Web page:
Date of birth
World Championships (6 medals - 3 gold, 1 silver, 2 bronze)
100m: 1st (2011), 3rd (2007, 2009)
200m: 2nd (2011)
4x100m: 1st (2007, 2011)
World Indoor Championships (1 medal - 1 silver)
60m: 2nd (2010)
Los Angeles native Carmelita Jeter will look to build on the 100m world title she won in 2011 by making it a golden double with Olympic glory in London, where a strong cast will do battle for the greatest sprint prize on offer.
Jeter will also be quietly confident of a rare treble as she looks to improve on a world 200m silver in Daegu and her second 4x100m global gold as the American team look to stamp their mark in the English capital in the summer of 2012.
A late bloomer, she hit the jackpot at 31 in South Korea after a season of consistently strong showings but eyebrows were raised in some corners after her sudden rise to the top of women's sprinting in the space of just one year.
In 2008, the American was recording times in the region of 10.97secs over 100m but a stunning race in September 2009 in Shanghai saw her stop the clock at 10.64secs, which goes down as the fourth fastest time in history.
It was also the fastest mark since the late 1988 Olympic champion Florence Griffith-Joyner who sill holds the world record of 10.49secs set in the Seoul final.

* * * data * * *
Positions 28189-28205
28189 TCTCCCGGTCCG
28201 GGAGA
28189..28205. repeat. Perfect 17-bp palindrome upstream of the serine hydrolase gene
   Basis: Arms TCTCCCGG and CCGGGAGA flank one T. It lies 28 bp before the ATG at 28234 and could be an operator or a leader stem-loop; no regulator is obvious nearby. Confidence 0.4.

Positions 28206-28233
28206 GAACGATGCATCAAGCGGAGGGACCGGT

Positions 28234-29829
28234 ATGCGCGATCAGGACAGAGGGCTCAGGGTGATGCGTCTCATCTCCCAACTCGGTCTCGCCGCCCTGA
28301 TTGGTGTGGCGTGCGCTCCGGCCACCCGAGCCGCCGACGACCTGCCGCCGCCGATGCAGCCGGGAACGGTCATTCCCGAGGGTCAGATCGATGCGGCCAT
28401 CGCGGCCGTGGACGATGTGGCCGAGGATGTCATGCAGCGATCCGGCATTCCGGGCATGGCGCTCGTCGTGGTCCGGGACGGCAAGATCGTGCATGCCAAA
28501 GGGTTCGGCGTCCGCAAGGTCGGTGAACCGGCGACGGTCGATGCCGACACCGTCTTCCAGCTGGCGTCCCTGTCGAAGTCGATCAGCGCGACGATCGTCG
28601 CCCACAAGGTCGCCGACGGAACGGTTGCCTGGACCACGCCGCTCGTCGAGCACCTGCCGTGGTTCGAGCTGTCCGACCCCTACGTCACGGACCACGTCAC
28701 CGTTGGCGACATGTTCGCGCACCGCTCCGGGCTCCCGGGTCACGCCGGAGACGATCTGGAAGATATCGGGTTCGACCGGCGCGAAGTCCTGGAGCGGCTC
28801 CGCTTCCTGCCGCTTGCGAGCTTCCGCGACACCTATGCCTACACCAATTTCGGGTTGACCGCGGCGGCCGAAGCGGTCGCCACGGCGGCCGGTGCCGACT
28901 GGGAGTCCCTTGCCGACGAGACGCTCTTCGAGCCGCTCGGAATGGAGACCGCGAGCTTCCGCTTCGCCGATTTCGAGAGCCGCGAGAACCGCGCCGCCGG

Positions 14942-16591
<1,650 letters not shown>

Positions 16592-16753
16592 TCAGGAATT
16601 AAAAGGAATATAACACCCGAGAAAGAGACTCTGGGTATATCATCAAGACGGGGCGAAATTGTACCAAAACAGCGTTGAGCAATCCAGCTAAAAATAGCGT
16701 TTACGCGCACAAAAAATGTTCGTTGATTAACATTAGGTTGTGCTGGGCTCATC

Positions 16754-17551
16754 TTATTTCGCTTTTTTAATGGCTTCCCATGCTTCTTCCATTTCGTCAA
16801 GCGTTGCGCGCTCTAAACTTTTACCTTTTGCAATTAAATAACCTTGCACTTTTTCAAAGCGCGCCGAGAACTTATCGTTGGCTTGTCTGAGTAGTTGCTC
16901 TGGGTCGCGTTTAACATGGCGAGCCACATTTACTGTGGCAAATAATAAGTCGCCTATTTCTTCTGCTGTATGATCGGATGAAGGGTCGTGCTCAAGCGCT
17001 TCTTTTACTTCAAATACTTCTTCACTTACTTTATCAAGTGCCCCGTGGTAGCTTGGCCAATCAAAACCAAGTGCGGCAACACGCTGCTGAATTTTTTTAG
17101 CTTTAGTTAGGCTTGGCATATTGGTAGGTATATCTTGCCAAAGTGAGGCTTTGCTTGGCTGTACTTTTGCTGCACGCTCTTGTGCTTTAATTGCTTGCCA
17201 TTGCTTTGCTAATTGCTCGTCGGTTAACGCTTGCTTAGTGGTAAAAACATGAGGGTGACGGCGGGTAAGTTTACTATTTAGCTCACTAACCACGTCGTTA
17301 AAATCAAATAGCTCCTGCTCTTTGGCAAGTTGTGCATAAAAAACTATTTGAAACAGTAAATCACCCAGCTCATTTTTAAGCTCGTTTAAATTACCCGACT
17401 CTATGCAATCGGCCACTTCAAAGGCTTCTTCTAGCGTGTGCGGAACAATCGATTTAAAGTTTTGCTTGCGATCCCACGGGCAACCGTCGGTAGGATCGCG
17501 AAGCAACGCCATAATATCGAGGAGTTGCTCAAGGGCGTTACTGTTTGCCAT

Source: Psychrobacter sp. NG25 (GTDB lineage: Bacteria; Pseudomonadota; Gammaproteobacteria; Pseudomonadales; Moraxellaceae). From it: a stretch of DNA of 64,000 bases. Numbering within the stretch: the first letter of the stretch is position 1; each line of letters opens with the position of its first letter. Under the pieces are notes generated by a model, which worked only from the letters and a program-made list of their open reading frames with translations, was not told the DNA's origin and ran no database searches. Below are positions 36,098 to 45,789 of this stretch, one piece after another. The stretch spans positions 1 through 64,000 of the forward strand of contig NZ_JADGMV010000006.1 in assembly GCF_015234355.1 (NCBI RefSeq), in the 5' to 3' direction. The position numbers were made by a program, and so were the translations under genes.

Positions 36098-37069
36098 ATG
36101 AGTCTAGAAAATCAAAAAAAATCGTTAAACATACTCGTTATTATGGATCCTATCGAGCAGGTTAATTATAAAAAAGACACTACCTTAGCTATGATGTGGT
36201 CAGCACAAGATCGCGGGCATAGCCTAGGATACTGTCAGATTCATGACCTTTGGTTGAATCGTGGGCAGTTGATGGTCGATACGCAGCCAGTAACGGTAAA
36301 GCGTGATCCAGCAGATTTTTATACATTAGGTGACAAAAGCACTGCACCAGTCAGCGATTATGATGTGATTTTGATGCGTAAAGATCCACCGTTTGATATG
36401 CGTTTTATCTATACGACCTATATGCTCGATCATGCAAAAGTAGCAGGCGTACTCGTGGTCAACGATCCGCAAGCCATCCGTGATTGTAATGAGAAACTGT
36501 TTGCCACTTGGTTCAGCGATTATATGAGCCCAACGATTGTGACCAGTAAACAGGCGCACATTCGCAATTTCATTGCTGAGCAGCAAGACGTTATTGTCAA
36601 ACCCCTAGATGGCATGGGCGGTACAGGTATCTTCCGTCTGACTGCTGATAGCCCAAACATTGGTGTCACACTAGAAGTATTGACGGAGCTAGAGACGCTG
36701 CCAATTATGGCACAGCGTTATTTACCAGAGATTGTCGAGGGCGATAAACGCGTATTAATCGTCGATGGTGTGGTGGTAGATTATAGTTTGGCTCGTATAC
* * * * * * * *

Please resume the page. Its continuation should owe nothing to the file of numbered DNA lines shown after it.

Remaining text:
"I am not surprised that people are asking questions about my form but I have been working very hard and I am very disappointed not to get the recognition I deserve," retorted Jeter who has transformed her physique in an impressive turnaround.
Jeter is no newcomer to international success and at 27, she won bronze at the Osaka 2007 world championships, where she also helped the USA to 4x100m relay gold, a feat repeated two years later at the Berlin worlds of 2009.
She is now trained by John Smith and originally had ambitions of becoming a professional basketball player before her college coach advised her she had a brighter future in athletics.
A problematic groin injury slowed her progress but when back to full fitness she improved on her time of 11.48secs from a June, 2006 race in Los Angeles, to 11.02secs one year later in Osaka to nail down that first individual world bronze.
For many years she was considered as an athlete who couldn't do it on the big stage and even failed to qualify for the Beijing Olympics in 2008. She finally silenced her critics in 2011 when she was elected American athlete of the year thanks to the success of her first individual gold at the world championships.
Jeter will be a major contender when one of the biggest prizes in athletics, the women's 100m dash, goes on offer at the much anticipated London Games.